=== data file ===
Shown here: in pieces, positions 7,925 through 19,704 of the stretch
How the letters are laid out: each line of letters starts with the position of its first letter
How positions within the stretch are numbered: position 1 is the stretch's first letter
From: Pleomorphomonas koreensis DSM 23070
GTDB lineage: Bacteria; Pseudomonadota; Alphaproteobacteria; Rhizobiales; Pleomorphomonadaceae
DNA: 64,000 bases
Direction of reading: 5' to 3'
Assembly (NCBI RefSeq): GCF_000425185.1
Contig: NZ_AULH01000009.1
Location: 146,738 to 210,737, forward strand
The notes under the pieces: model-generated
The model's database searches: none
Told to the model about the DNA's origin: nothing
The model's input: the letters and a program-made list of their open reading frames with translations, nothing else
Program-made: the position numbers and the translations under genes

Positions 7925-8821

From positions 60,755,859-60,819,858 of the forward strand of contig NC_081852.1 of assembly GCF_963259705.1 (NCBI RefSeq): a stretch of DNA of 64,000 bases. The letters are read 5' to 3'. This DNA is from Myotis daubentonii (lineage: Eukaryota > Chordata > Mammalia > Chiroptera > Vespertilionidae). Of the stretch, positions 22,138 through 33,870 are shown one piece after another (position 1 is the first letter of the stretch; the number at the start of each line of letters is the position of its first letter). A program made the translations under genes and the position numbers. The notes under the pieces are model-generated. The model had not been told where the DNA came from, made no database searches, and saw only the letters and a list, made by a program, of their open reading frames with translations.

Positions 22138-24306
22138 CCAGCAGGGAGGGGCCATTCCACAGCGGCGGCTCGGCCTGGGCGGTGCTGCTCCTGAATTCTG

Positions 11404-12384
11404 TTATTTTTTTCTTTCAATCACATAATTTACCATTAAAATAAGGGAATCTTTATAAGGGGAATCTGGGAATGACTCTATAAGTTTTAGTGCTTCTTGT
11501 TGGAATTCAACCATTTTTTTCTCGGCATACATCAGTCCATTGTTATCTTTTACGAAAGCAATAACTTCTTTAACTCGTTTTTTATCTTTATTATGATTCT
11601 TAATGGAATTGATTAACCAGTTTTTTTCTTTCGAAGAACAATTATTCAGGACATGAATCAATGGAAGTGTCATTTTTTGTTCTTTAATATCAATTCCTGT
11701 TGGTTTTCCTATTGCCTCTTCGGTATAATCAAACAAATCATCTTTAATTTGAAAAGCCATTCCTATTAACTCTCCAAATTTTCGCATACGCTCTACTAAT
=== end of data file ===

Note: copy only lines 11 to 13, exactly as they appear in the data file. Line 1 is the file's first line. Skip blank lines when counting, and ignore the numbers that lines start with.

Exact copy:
The notes under the pieces: model-generated
The model's database searches: none
Told to the model about the DNA's origin: nothing